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SALT LAKE CITY — Bigfoot is, in addition to being a gentile and elusive mountain ape, incredibly hard to find. Thousands of blurry photographs and shaky videos have been taken of the creature, and some people even claim to have found footprints. Still, there is no solid evidence.
But what if you had a $300,000 helium blimp with heat sensors floating over its supposed forest habitat?
That's what Idaho State University professor and BYU graduate Jeffrey Meldrum is trying to get a hold of. He's looking for private donors to fund a dirigible capable of being remote controlled and which would use thermal imaging to detect the Sasquatch from the air.
"The challenge with any animal that is rare, solitary, nocturnal and far-ranging in habitat is to find them and observe them in the wild; this technology provides for that," Meldrum told Reuters.
He calls the idea the Falcon Project and said in a YouTube video that it will be capable of seeing through the gaps between trees in the intermountain west and the Blue Mountains, as well as scan wide areas of open fields.
Reuters reports that the idea stemmed from the Bigfoot encounter of one William Barnes, a Utah man who says the creature came right up to him in Northern California in 1997. Barnes came to Meldrum with the idea and they are now trying to get the Falcon airborne sometime next year. Folks are often divided among those who see what they want in the evidence for Bigfoot and those who dismiss the possibility out of hand. But Meldrum seems only to believe in science. He studies comparative anatomy and anthropology, has been both praised and criticized for his work with Sasquatch. He is among the few scientists willing to seriously apply the scientific method to the search for the real life version of a legend that is told among many Asian and North American indigenous peoples.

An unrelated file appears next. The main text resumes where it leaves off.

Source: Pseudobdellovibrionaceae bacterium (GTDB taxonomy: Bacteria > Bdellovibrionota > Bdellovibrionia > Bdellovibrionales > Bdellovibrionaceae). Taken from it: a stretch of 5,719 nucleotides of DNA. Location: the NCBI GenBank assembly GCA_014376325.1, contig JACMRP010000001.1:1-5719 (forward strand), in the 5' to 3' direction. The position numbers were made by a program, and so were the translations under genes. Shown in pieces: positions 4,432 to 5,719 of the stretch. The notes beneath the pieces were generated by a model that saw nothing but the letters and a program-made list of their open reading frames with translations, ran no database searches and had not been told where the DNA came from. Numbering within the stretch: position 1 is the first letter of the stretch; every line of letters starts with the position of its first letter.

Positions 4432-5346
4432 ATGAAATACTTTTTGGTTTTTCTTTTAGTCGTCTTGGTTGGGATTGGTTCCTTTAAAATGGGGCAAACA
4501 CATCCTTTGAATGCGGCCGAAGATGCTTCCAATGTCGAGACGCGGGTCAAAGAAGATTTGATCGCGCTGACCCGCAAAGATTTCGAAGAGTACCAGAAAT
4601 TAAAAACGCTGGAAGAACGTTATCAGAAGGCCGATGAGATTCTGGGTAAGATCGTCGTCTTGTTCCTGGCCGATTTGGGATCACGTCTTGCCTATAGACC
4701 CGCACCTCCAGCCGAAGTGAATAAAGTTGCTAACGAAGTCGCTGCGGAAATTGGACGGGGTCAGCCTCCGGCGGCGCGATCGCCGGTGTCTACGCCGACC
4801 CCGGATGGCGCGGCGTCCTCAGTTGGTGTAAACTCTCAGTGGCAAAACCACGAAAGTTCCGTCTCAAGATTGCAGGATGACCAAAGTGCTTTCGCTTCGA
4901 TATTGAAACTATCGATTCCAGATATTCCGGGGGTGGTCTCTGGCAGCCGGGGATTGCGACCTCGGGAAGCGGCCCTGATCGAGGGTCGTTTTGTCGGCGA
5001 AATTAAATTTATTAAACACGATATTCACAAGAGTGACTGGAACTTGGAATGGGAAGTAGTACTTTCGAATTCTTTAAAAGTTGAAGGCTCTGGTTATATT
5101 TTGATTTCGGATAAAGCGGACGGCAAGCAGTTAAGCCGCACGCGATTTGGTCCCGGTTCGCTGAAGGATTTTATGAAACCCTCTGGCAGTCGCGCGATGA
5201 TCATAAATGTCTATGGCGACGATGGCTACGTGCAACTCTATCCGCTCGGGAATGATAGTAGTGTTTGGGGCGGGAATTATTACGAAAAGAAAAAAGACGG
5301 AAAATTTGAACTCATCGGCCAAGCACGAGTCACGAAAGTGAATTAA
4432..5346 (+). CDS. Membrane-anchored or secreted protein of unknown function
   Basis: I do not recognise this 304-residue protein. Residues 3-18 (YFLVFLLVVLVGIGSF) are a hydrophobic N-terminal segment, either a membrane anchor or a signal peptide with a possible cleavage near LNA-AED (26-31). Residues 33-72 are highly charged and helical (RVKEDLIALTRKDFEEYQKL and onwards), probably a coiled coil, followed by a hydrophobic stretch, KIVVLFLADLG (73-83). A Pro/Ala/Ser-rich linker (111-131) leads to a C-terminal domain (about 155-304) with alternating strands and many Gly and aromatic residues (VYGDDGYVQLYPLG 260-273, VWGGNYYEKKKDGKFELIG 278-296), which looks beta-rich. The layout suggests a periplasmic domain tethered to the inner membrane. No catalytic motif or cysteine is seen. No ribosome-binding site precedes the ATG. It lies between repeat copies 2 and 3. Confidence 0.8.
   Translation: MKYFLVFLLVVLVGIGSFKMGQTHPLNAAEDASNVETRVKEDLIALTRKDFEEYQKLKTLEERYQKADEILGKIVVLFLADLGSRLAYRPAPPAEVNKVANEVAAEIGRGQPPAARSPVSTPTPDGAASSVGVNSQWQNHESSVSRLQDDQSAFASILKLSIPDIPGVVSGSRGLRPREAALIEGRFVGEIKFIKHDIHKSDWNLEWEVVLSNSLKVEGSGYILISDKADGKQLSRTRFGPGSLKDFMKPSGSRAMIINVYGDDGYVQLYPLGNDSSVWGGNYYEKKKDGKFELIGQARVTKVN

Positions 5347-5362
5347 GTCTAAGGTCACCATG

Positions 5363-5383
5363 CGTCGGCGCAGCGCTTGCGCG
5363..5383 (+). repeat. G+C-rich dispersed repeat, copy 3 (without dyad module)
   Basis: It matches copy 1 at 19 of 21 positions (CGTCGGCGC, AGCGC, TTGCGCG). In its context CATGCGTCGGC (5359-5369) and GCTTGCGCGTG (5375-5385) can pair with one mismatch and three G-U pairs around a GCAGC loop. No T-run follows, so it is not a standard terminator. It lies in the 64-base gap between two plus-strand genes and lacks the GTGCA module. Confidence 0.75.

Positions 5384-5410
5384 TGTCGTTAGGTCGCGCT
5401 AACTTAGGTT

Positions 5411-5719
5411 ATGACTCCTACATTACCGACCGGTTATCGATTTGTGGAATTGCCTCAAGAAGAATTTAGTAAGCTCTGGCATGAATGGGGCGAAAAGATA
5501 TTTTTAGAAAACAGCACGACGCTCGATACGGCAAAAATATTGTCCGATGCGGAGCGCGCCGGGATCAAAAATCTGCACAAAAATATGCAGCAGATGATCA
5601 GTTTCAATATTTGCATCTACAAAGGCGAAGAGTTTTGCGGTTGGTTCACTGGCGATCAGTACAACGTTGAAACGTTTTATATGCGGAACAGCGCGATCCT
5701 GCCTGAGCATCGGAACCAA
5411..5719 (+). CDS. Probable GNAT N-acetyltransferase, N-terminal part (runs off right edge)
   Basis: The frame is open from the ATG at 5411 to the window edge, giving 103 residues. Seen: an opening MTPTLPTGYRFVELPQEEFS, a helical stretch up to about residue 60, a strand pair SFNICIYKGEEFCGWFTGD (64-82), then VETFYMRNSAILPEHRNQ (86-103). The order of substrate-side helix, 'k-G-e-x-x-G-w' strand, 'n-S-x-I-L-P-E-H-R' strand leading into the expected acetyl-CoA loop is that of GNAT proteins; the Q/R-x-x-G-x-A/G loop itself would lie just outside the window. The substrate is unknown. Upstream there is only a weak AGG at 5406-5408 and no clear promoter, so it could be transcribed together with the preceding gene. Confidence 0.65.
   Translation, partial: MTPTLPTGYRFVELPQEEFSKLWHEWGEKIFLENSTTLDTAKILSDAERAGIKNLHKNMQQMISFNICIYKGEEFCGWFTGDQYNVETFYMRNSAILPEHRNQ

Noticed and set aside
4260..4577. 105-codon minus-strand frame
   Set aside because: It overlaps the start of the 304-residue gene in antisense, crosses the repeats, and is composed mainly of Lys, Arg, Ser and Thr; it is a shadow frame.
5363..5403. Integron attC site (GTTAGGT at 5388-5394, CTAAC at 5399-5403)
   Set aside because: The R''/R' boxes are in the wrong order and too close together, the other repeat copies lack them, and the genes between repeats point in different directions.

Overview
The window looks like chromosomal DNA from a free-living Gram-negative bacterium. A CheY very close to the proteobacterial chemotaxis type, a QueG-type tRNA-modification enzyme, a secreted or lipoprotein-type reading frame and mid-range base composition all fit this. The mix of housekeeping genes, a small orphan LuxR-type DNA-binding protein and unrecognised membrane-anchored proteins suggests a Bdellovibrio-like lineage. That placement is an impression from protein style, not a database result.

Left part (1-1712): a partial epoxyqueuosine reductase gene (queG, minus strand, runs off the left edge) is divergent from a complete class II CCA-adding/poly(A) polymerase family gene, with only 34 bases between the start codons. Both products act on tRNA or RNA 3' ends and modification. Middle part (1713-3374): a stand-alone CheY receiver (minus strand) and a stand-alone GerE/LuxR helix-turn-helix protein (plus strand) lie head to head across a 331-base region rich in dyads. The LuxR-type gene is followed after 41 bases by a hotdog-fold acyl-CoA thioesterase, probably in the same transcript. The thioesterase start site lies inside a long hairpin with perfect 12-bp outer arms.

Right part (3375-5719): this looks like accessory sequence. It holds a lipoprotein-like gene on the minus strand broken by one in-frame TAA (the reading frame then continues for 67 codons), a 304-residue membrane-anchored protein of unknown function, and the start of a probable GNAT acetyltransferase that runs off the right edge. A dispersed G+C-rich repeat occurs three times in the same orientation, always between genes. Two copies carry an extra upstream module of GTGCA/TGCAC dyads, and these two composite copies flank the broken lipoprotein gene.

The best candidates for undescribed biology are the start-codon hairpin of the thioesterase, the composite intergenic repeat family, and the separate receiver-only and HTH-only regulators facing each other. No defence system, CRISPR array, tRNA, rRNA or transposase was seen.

"You have to be careful. I have been out with people for whom every overturned rock, every bent twig, every bump in the night is attributed to Bigfoot," he told the Houston Chronicle.
Melrum's academic research focuses on the feet of primates, especially monkeys, apes and humans. From a simple footprint, Meldrum can tell whether an animal was walking, running, turning or a host of other things. It was seeing the casts of the supposed footprints of a Sasquatch from the Blue Mountains that convinced Meldrum that the existence of the mountain ape was worth investigating. Not necessarily that there was definitive proof, but that there was enough evidence to pursue things further.
He has also authored a book on the subject "Sasquatch: Legend meets Science."
Meldrum and Barnes hope that with the right donors, they can put together an airborne expedition that could last several months — long enough to hopefully catch a glimpse of one of the most difficult-to-find creatures that has ever (possibly) existed.